Picasso 1932 – Love, Fame, Tragedy Exhibition (Tate Modern)

Picasso 1932 opened under the alternative name of Picasso 1932. Année érotique (trans. erotic year) at the Musée national Picasso, in Paris, on October 10, 2017. This is a more straight forward analysis of the artworks than the name given to the exhibition when it opened at the Tate Modern, London, on March 8, 2018, though, ‘Love, Fame, Tragedy’ is certainly the underlying context of Picasso’s année érotique.

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Giacometti Exhibition (Tate Modern)

The Giacometti retrospective is a collaboration between Tate Modern and the Fondation Alberto et Annette Giacometti, Paris. This is a unique and exciting opportunity to see rare and previously unseen works by the celebrated Giacometti, an artist who has been extensively written about, linked to the Surrealist movement, and yet still somehow overshadowed.

Paul Nash Exhibition (Tate, SCVA & Laing)

The Paul Nash exhibition from Tate Britain opened at the Sainsbury Centre for Visual Arts (SCVA), April 8, 2017. With 80% of the original exhibition installed, the mild fragrance of fresh paint still in the air, and the deep purple walls of the first room, ‘We Are Making a New World’ evoked emotions from the moment you entered the Crescent Wing.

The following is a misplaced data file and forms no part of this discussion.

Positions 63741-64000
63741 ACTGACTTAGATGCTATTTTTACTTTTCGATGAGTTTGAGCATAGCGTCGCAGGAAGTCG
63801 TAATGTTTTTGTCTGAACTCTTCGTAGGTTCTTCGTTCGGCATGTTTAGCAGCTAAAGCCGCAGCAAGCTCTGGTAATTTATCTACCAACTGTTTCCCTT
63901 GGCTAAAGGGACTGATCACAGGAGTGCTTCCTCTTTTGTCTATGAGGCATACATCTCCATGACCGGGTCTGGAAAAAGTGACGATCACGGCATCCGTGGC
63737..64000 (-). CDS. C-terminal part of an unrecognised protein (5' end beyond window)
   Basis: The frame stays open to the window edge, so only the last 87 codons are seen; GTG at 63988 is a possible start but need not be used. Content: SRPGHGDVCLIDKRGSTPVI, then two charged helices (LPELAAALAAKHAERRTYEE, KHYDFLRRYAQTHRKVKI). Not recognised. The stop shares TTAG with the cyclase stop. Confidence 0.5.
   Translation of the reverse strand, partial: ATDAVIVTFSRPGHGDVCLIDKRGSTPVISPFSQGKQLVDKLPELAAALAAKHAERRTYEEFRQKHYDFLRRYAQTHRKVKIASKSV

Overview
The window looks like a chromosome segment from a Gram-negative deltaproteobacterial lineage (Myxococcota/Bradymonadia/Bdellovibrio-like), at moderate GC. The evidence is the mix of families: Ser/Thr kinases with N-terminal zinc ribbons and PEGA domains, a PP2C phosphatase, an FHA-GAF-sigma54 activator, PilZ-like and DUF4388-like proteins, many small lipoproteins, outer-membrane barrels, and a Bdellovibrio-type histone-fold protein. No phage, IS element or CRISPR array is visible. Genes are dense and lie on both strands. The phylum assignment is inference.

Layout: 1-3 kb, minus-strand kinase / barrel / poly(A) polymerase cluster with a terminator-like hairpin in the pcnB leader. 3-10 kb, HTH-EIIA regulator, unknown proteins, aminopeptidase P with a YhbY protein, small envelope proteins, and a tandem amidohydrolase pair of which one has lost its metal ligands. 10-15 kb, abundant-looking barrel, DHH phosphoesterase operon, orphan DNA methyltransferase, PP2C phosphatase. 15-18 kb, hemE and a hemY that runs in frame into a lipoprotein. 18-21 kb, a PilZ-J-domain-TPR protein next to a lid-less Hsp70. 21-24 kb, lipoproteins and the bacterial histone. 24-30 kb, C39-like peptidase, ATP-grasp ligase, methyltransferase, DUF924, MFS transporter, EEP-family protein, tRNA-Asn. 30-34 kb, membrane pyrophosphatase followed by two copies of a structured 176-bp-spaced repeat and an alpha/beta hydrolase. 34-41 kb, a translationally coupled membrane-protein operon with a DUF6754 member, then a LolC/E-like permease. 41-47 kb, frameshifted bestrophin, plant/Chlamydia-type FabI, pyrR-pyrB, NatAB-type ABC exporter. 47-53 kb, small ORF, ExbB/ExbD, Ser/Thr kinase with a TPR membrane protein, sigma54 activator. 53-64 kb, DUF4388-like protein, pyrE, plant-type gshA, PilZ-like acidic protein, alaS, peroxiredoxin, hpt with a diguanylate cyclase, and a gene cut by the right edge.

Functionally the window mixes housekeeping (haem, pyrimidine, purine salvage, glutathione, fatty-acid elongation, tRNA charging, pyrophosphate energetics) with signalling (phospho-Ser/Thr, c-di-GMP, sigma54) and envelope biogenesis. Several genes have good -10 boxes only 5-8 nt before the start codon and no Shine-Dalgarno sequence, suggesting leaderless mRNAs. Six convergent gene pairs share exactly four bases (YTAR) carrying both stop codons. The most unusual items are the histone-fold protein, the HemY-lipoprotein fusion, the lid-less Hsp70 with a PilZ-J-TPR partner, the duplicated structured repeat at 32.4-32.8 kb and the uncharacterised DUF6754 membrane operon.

Alphonse Mucha: In Quest of Beauty (Exhibition)

In Quest of Beauty

In Quest of Beauty is an exhibition which is designed to not only promote the work of Alphonse Mucha, but to study the theoretical idea of ‘beauty’ that was a core principle of Mucha’s art. In Quest of Beauty is an exhibition specifically looking at Mucha's Paris period and his art work after he returned to his native Czechoslovakia. Critical reviewers largely concur that the exhibition experience mirrors the motif of the exhibition: beauty, and what this meant to Mucha.

Masters of Japanese Photography (SCVA Exhibition)

Masters of Japanese Photography

Masters of Japanese Photography is an exhibition that teaches us about Japanese Culture through the eyes of three photographers who grew up in the aftermath of the Second World War, Nobuyoshi Araki, Eikoe Hosoe, and Kikuji Kawada. The pictures depict personal and cultural experiences, and attempts to educate us in both the ‘natural beauty and social complexity’ of Japan. With this context in mind, it certainly delivers, but to get the full experience of this retrospective, and to understand it, the viewer needs to be open minded.